The Irish Aviation Authority has confirmed two Russian military aircraft, shadowed by a number of British fighter jets, flew through Irish controlled airspace off the west coast on Wednesday.
The Russian Bear military aircraft did not enter Irish sovereign airspace and there was no risk to commercial aircraft operating in the area at the time.
The two Russian bomber planes flew along the west coast on Wednesday.
It is believed they travelled from the north, past the west coast and on to the English Channel, before turning and going back the way they had come.
The bombers did not file a flight plan and did not have their transponders switched on while in Irish airspace.
The IAA has confirmed the aircraft flew around 50 nautical miles from the Irish coast at their nearest point, but did not enter Irish sovereign airspace, 12 nautical miles from the coast.
The British Royal Airforce scrambled Typhoon fighters to escort the Russian aircraft. Russia has said the flight mission, which lasted 12 hours, was routine and dismissed concerns.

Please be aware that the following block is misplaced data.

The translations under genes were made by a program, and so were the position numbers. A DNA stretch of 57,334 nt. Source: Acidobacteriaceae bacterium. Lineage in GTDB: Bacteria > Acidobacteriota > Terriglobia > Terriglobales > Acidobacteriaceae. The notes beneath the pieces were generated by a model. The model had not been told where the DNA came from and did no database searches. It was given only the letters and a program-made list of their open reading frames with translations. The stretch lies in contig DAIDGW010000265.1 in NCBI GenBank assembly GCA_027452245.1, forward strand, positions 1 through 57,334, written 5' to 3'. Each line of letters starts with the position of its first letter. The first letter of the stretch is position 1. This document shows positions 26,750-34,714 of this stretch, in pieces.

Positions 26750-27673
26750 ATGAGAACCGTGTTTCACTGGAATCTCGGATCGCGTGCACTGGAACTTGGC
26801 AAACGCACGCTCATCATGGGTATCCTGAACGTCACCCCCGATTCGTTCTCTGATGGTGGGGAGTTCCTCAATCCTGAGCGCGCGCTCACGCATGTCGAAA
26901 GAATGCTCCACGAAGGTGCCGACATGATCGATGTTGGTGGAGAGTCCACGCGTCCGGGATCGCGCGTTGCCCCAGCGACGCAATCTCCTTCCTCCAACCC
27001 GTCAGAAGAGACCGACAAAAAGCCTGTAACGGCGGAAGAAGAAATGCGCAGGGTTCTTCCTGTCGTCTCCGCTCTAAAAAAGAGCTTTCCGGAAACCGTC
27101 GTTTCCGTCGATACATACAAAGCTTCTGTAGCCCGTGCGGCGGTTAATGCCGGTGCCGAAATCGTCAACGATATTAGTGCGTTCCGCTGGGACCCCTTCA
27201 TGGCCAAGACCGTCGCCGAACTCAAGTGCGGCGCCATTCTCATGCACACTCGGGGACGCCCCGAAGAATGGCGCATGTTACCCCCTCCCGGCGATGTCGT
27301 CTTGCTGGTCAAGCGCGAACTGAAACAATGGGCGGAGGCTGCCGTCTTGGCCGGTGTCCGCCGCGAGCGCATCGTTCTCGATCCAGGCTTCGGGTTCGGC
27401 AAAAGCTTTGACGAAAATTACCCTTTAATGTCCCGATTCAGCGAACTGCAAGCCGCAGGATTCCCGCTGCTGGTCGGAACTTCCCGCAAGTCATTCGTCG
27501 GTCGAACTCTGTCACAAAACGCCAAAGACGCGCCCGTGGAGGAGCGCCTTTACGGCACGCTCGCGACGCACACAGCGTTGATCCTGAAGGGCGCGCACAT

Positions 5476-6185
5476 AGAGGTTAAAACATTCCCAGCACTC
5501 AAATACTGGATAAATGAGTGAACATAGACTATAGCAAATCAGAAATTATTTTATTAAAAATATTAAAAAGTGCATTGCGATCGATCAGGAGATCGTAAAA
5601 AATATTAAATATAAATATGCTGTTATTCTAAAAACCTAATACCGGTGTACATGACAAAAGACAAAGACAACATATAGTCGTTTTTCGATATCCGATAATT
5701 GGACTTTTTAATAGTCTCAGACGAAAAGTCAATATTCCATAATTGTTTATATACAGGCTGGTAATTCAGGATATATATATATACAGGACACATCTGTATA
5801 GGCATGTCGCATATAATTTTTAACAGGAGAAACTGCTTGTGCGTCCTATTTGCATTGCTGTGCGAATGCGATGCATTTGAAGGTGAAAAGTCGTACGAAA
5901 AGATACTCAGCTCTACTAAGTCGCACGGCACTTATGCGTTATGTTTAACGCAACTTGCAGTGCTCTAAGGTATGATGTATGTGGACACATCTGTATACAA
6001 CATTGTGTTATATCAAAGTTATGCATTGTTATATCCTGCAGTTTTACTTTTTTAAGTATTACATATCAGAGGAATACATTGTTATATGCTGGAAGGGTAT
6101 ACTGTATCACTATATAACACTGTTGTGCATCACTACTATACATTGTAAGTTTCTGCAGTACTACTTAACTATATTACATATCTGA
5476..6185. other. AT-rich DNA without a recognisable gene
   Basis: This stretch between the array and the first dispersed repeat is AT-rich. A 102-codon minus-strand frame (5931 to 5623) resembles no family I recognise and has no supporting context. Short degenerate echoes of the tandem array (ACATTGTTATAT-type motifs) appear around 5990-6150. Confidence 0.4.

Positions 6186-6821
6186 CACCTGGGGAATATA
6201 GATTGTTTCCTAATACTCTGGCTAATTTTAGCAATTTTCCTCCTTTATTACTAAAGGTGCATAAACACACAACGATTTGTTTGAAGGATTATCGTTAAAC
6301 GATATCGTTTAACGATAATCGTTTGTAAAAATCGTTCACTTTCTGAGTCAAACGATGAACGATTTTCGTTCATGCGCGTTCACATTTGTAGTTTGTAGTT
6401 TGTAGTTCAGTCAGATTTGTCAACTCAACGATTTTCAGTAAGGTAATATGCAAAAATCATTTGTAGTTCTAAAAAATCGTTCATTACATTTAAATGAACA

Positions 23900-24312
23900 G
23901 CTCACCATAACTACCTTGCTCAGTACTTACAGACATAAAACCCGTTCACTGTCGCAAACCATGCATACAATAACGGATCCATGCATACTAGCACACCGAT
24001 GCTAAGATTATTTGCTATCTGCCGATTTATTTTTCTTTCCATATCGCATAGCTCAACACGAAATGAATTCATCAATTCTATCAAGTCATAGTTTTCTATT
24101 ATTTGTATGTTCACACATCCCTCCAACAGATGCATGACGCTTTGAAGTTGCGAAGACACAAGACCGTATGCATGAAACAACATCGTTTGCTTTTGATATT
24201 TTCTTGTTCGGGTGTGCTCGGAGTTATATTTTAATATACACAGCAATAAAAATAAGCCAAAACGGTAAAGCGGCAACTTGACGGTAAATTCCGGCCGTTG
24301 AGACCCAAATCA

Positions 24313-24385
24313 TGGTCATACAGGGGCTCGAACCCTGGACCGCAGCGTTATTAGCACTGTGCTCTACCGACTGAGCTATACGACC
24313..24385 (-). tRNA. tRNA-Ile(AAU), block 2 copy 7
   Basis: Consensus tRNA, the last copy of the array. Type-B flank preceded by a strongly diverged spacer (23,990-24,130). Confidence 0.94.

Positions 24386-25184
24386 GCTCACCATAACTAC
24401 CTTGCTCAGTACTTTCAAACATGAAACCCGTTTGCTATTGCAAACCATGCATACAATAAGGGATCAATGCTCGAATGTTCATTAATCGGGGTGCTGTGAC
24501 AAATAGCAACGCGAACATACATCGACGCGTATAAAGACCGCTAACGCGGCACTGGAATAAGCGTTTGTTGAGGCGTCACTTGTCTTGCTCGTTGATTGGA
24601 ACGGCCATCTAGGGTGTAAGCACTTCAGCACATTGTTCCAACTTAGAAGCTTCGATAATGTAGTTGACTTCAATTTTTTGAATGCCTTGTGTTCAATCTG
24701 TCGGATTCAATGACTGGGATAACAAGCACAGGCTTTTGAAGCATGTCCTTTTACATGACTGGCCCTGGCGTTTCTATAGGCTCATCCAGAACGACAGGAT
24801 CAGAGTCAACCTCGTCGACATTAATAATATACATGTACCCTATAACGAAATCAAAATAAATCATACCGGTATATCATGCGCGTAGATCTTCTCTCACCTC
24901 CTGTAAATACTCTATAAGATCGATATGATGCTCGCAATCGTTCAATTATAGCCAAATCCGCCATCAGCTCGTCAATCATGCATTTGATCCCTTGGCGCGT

It is the latest in a series of similar incidents involving Russian aircraft in foreign airspace.
In a statement the Department of Defence said non-controlled and non-notified flight activity by Russian aircraft is not acceptable.
The department also confirmed the Russian planes did not enter Irish sovereign airspace at any time, but they were in an area for which the IAA has air traffic control responsibility.
The Irish authorities will discuss with their British counterparts how best to seek to resolve this through the International Civil Aviation Organisation.
Earlier, Fianna Fáil Transport spokesperson Timmy Dooley called on Minister for Transport Paschal Donohoe to meet with British and Russian ambassadors to get a full explanation of the event.
The RAF said long-range search radars detected two Russian Tu-95 "Bears" flying close to UK airspace in the "UK flight information region".
Britain has summoned the Russian ambassador to account for the incident.